Searching for Records in Orange County, NY
Established by Dutch settlers on November 1, 1683, Orange County, NY was primarily inhabited by native Munsee people, with a handful of Dutch in the area. Within the next few decades, influxes of European settlers arrived from Germany (Palatines), the Netherlands, and England, and quickly populated the area.
Orange County’s name originates from the Prince of Orange at the time, who later became King William III of England. Following the Revolutionary War, county borders changed and land was both lost and gained; in 1798 the southern corner of Orange became Rockland County, NY, and the southern part of Ulster County joined Orange. The county seat is the village of Goshen, and its largest city is Newburgh which sits right on the Hudson River.
When searching for records in Orange County, a great resource to checkout would be the Orange County Genealogical Society. Their holdings include histories and genealogies, census microfilm (federal 1790–1880 with printed indexes and 1900–1930, and state 1825–1875), family files, church and cemetery records, local directories, deeds and mortgages, marriages 1908–1932, naturalization records, newspapers, maps, and military records (Revolutionary, Civil, and Mexican Wars).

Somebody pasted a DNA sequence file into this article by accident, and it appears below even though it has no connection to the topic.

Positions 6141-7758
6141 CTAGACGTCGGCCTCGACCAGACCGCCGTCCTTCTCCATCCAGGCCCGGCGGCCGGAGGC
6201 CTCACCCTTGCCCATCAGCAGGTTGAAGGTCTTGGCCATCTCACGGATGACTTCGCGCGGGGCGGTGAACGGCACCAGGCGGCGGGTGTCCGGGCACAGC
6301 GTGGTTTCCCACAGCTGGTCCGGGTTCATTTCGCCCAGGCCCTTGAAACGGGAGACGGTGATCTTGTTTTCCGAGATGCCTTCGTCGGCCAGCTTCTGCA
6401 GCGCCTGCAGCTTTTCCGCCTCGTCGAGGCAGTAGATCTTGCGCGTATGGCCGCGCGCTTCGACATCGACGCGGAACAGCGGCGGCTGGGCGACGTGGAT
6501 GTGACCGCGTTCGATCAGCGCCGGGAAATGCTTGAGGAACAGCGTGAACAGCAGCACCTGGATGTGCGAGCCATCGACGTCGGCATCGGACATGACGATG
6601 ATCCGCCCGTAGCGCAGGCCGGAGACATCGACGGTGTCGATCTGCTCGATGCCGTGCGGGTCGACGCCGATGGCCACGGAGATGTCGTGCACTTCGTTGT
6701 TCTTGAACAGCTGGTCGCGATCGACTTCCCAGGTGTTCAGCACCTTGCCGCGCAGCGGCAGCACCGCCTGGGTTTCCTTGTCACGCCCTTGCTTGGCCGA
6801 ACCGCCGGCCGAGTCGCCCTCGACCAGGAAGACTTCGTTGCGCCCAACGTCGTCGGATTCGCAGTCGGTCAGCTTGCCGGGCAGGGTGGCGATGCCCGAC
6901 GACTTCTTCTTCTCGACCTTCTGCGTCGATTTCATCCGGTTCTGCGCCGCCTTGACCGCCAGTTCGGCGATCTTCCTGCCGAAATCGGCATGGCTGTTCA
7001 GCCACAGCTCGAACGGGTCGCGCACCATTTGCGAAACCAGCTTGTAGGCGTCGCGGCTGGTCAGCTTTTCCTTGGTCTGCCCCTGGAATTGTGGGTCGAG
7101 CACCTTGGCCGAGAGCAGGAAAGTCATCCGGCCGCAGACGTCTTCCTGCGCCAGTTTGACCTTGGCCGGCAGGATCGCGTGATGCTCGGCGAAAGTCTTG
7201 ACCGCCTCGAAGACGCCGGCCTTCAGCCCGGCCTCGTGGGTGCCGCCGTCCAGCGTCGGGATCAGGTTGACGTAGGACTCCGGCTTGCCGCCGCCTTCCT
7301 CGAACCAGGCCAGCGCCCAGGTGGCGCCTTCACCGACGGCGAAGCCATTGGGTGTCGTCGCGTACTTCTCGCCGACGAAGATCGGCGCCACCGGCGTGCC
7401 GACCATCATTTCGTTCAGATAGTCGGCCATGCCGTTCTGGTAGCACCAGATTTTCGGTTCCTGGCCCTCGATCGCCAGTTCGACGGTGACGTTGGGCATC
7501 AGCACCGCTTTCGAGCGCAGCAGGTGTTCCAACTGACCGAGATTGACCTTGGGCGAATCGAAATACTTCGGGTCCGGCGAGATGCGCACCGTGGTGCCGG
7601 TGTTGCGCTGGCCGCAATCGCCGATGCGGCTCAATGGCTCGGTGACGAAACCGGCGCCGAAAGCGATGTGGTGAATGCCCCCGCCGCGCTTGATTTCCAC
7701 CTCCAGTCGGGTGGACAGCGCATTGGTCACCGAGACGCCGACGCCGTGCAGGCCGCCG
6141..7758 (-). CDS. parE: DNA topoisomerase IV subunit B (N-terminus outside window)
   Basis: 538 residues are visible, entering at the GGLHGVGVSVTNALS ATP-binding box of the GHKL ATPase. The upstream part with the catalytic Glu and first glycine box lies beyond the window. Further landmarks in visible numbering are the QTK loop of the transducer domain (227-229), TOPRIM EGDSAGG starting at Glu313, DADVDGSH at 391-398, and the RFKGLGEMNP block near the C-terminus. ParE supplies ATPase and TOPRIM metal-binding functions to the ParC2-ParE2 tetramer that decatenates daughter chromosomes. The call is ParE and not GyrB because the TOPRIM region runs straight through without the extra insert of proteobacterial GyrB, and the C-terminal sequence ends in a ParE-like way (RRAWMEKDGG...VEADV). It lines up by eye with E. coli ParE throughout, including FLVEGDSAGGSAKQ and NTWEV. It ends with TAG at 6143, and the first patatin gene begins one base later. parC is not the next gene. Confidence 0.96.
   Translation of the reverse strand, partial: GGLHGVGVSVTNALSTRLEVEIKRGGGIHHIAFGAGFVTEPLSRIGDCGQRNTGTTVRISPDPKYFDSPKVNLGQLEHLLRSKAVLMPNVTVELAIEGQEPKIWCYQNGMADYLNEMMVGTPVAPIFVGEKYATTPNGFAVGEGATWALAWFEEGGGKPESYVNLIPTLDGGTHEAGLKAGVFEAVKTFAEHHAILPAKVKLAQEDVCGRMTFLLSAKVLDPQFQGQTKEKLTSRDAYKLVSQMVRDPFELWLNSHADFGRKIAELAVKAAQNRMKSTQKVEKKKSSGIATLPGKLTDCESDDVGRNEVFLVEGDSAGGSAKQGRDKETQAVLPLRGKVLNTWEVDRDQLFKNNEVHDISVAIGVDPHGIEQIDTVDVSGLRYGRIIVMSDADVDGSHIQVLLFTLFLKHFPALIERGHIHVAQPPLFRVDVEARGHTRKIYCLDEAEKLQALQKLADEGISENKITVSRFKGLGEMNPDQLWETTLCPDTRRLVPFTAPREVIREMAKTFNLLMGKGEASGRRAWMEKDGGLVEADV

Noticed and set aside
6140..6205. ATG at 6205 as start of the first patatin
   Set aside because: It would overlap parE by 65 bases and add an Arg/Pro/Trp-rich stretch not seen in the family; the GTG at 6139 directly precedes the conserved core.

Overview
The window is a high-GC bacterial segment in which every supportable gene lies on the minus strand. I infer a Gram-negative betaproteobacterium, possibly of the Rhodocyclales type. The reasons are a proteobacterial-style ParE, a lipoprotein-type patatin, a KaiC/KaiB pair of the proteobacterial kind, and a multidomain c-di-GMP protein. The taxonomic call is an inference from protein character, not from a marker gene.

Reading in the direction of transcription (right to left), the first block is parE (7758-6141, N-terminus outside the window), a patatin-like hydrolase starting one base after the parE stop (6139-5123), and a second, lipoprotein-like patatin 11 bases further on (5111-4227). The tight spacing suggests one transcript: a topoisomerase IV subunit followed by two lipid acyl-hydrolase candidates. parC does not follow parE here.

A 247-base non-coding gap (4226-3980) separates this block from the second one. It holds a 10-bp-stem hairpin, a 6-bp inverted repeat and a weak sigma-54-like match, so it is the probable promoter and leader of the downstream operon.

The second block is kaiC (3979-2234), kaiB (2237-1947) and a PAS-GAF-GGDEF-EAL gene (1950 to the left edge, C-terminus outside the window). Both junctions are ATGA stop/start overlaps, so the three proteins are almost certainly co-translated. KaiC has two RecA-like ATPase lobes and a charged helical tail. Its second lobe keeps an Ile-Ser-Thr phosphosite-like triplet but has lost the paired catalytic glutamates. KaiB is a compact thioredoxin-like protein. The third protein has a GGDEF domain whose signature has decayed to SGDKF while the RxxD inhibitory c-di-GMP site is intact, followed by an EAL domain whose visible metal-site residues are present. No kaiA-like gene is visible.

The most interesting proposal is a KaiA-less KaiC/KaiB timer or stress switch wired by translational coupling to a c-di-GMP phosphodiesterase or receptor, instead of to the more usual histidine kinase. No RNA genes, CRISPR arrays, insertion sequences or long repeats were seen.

Their website has list of city, town, and village historians and a catalog of its publications, which include transcriptions of cemeteries in the towns of Chester, Hamptonburgh, and Minisink, as well as many other original records.
If you are searching in Newburgh, NY, you should visit the Newburgh Free Library: Local History and Genealogy Research Room. Their holdings include books, pamphlets, business records, city directories 1858–present, church records, cemetery records, census microfilm, family histories, land grants, maps, newspapers on microfilm, photographs and postcards, obituary indexes, town records, and scrapbooks.
NYG&B members have access to all our original county guides on our website. Each guide was created by experts in the field in order to direct researchers to these local, unique resources. Learn more about the benefits of NYG&B membership.
Additionally, last year we published the New York Family History Research Guide and Gazetteer, which is filled with gazetteers, maps, and research guides to each of New York’s 62 counties.